Cooking Albania: Tavë Kosi

I’m not a food blogger. I like to eat, and I’m good at that, but writing about eating is a whole different skill set. A skill set I have not worked very hard at developing. And don’t get me started on food photography. I’m not even a beginner at beginning to learn that…

Also, food blogs often irritate me (that’s a whole other post), and kill my motivation to write. So, I’m way behind on a very fun and worthwhile side of this project.  I’d love to say that I’ve turned some kind of corner, but who knows…the proof is in the blog posts, right? Onward and upwards.

Albania! You have REALLY GOOD food!

For those of you who haven’t been introduced, please meet your new favorite comfort food: Tavë Kosi. Simple, but rich, it has all the flavors you want during the colder months. I’ve been making this on the regular for quite some time now and it’s a favorite in my house; I was notified recently that after Peasant’s Cabbage and Bacon from Poland, this is my spouse’s top pick from this blog adventure.

Tavë kosi

Adapted from a recipe at BBC Food

Ingredients

  • 5 tbsp butter
  • 1 tbsp olive oil
  • 2lb boned lamb shoulder, cut into 2in cubes ( I use beef, actually. Don’t tell anyone)
  • 4 garlic cloves, grated
  • 1 tsp dried oregano
  • 4.5 tbsp long-grain rice, rinsed
  • 3.5 tbsp plain flour
  • 2.5 cups Greek-style yogurt
  • 4 eggs, beaten ( I used 5 this time. Why not?)
  • freshly grated nutmeg, to finish
  • salt and freshly ground black pepper

 

Country #44: New Caledonia

I am so excited about my next destination! I hate to admit how unaware I was about New Caledonia’s place in the world – as in, I literally had no idea where it was – but now I do know, and I’m thrilled to learn as much as I can.

I already have quite a few books lined up and ready to go, so I’m diving right in.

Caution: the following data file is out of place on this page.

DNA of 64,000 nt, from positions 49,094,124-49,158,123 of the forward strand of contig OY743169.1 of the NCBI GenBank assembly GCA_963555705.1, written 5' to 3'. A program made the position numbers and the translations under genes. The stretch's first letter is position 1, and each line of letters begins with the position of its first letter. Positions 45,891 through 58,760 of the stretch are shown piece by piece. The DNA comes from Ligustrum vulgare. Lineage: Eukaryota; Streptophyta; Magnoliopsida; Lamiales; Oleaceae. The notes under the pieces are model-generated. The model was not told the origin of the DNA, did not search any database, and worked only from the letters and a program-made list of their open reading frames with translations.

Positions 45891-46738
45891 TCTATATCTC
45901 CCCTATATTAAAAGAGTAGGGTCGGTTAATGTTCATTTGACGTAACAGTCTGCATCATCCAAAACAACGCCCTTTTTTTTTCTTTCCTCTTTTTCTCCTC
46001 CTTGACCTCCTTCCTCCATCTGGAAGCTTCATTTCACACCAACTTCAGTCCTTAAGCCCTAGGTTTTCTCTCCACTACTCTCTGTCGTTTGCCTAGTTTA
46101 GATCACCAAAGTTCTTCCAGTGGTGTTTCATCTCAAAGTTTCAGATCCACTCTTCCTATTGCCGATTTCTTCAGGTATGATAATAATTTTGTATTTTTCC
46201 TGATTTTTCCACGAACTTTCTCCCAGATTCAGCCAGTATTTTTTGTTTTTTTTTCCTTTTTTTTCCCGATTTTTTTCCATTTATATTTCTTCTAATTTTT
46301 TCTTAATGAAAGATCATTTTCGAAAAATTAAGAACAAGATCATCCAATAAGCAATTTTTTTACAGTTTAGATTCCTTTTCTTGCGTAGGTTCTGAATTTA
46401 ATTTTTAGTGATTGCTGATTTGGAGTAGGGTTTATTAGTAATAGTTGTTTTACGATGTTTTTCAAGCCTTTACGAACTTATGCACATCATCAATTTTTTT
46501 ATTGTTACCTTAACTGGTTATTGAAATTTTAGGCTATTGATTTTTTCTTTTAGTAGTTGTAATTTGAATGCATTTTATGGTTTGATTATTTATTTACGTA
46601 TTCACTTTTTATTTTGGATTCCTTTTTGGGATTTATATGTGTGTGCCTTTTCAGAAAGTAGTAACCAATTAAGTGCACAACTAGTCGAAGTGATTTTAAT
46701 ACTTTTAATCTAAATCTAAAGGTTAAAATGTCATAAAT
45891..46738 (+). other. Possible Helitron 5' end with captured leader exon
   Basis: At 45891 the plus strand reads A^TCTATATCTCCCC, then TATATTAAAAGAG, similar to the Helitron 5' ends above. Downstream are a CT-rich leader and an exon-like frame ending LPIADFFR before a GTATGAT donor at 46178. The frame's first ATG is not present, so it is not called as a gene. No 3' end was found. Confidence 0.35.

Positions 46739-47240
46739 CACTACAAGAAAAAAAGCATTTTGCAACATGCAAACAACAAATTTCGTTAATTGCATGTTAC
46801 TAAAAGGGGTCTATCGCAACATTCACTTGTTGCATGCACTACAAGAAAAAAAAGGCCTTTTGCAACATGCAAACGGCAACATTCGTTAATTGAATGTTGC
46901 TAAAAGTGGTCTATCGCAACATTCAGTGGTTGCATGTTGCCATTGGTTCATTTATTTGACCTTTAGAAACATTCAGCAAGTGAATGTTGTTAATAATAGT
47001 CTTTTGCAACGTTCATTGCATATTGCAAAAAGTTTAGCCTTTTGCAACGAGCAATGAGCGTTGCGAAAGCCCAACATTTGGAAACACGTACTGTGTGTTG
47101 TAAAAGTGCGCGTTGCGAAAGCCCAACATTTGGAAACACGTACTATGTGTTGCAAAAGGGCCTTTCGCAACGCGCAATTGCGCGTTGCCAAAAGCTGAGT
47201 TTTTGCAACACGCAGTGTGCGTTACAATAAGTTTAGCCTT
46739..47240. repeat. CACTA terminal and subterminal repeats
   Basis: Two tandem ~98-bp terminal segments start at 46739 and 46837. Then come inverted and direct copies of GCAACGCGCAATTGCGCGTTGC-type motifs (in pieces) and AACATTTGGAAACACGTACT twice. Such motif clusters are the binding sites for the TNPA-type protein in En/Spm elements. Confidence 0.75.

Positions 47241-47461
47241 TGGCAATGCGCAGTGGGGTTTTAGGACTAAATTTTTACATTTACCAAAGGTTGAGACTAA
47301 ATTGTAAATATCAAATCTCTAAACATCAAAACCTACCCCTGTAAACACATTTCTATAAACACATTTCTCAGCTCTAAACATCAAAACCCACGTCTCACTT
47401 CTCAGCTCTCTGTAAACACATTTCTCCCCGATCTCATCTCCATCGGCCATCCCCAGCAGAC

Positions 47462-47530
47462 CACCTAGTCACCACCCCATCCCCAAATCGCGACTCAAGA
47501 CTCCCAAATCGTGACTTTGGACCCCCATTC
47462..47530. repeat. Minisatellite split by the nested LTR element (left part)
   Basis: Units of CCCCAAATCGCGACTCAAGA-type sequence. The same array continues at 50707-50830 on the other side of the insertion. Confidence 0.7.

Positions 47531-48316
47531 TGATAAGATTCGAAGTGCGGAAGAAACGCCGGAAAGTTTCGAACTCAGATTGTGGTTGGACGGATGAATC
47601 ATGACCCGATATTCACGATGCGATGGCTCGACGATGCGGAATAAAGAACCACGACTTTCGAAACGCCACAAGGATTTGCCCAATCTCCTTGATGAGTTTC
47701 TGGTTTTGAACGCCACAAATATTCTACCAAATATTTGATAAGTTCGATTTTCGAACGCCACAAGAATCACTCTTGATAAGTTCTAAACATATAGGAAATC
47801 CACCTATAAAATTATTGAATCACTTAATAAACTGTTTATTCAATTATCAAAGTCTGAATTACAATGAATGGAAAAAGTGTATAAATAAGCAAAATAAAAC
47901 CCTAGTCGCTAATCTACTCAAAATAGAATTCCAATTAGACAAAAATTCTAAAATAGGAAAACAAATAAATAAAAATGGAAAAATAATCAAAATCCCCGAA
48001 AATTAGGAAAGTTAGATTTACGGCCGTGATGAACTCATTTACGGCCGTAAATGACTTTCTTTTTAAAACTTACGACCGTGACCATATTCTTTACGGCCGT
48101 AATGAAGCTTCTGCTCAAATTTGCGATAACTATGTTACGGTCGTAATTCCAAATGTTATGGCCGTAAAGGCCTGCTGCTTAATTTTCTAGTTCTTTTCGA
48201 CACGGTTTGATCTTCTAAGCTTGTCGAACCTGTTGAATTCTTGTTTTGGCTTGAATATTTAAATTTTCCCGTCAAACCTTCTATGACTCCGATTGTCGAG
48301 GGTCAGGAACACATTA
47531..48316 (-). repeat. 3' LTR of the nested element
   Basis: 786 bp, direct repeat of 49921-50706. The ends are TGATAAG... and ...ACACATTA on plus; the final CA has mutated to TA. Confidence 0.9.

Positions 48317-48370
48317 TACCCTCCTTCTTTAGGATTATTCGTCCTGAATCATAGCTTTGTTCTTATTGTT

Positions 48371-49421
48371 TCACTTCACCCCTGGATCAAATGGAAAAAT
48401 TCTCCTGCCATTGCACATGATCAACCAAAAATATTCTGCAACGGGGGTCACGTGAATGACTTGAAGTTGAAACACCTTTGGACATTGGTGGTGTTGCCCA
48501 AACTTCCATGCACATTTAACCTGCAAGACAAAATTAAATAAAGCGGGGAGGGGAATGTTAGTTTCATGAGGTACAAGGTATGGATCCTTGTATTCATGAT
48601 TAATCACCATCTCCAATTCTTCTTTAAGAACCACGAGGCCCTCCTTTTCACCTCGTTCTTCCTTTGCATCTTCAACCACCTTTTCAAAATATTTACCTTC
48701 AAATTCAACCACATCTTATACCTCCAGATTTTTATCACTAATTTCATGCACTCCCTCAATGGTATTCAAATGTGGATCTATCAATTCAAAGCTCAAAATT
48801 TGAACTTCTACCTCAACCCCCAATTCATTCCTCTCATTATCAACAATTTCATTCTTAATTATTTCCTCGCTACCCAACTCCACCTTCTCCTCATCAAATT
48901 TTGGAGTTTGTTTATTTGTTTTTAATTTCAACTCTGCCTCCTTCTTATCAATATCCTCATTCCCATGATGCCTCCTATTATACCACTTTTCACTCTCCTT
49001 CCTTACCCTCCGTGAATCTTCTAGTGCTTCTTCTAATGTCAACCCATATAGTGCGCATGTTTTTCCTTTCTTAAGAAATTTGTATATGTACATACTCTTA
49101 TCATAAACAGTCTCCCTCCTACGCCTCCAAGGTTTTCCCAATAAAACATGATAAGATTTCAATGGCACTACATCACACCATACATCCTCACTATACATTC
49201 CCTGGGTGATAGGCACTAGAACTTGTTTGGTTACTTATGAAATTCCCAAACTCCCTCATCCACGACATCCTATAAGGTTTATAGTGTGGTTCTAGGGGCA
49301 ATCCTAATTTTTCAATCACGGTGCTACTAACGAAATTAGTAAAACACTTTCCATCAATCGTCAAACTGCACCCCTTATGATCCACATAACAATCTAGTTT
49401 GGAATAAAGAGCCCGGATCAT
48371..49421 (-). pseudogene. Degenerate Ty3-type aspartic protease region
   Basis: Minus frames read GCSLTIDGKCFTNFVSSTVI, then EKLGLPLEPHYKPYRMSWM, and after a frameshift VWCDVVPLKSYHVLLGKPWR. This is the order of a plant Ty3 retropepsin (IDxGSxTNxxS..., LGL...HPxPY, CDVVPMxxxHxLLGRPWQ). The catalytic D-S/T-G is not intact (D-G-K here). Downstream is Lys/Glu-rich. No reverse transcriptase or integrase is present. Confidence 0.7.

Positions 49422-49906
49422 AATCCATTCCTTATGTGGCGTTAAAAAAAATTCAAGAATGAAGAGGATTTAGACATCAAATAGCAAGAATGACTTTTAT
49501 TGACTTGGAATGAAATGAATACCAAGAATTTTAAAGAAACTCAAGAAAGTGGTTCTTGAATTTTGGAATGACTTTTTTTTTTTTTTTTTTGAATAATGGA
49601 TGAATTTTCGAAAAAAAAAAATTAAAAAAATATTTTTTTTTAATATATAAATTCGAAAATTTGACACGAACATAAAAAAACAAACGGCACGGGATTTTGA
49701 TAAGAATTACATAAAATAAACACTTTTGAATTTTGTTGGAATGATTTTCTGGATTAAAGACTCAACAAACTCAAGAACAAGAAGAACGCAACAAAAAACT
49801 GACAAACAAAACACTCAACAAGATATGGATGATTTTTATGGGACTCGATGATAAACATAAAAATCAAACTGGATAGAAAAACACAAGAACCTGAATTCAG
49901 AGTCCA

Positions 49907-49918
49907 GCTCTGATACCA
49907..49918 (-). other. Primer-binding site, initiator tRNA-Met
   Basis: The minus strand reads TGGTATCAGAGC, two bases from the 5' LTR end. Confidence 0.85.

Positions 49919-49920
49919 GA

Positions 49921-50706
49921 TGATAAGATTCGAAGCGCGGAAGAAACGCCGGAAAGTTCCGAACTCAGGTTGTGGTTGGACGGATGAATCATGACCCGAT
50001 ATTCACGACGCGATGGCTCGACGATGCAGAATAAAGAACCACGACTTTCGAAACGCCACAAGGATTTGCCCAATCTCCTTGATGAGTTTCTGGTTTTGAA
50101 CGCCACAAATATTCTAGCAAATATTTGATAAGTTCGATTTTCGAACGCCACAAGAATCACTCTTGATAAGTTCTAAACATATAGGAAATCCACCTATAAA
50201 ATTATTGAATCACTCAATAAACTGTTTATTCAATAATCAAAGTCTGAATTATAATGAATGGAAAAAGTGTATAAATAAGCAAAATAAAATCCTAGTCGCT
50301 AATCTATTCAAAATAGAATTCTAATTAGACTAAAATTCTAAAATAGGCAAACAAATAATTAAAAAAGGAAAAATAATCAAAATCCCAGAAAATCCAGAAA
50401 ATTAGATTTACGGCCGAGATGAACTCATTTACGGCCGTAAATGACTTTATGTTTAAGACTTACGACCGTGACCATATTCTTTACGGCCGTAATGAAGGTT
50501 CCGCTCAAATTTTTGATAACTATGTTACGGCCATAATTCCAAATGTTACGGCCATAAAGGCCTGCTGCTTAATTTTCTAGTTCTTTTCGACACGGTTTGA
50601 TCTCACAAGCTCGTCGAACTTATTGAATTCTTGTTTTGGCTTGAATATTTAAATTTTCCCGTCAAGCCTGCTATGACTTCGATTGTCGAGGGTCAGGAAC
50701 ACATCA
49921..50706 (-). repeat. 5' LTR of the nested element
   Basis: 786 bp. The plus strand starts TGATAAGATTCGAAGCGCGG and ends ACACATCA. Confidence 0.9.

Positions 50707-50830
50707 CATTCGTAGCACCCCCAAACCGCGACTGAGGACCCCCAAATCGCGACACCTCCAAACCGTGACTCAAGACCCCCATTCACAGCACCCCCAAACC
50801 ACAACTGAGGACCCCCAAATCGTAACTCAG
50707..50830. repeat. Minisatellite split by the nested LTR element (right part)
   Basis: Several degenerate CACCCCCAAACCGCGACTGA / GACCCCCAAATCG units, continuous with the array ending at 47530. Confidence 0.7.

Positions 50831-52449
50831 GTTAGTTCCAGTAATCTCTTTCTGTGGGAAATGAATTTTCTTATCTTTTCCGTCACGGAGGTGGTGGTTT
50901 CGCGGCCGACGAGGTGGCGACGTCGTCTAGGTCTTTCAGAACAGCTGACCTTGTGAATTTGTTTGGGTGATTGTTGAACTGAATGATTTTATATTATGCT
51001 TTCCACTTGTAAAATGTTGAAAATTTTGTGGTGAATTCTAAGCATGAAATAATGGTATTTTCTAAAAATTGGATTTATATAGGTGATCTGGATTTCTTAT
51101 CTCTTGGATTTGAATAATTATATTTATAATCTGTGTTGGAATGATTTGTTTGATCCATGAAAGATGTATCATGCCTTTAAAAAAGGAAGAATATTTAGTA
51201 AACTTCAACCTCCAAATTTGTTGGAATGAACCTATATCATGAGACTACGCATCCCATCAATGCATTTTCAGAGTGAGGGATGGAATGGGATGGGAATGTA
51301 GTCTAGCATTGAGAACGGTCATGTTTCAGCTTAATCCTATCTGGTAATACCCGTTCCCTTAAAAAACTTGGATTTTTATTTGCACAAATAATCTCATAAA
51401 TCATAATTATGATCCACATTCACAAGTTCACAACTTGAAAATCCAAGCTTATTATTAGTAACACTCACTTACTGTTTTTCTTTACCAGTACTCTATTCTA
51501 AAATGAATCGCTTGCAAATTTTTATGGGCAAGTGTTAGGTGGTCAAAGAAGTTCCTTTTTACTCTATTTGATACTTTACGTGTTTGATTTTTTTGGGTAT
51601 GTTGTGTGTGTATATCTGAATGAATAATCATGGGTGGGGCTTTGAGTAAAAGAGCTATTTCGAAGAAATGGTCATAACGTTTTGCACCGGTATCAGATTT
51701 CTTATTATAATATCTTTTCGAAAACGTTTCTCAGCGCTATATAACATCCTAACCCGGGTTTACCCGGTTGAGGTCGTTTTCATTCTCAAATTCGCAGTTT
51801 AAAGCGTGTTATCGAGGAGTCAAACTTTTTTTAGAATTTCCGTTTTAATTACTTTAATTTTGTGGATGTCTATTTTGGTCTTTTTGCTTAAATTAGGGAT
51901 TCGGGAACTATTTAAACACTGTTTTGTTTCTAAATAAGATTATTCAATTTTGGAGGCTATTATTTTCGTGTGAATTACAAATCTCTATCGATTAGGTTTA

Nice to meet you, New Caledonia!

 

Reading Ukraine: Borderland by Anna Reid

What a world we live in. So much we don’t know…but we can try to learn. Books are one of the best weapons in the battle to gain knowledge, especially something like Borderland, my selection for reading about Ukraine. Written by Anna Reid, a British journalist with work and family ties to the country, it’s an informative, well-researched, and very readable dive into the history and politics of a darkly complicated part of the world. It’s perhaps not the most in-depth resource out there but it’s an approachable one, and that’s a win when it comes to a place buried in tangled webs.

Written in 1997, it goes without saying that much has transpired since but after absorbing this book, you’re in a good spot to find out what’s happened next. Bonus for Americans: it’ll give you insight into the shenanigans of Paul Manafort and some other folks currently under investigation, and of Putin’s motives; it won’t make you feel any better, but at least you’ll have a solid framework of understanding…

View of Carpathian National Park from Hoverla. Carpathian National Park, Ivano-Frankivsk Oblast, Ukraine
View of Carpathian National Park from Hoverla. Carpathian National Park, Ivano-Frankivsk Oblast, Ukraine (Image by Balkhovitin via Wikimedia Commons)

 

 

Country #43: Ukraine

Oh boy, here we go.
I don’t really know much about Ukraine, but I do know that there’s a lot I should know.

So, time to learn.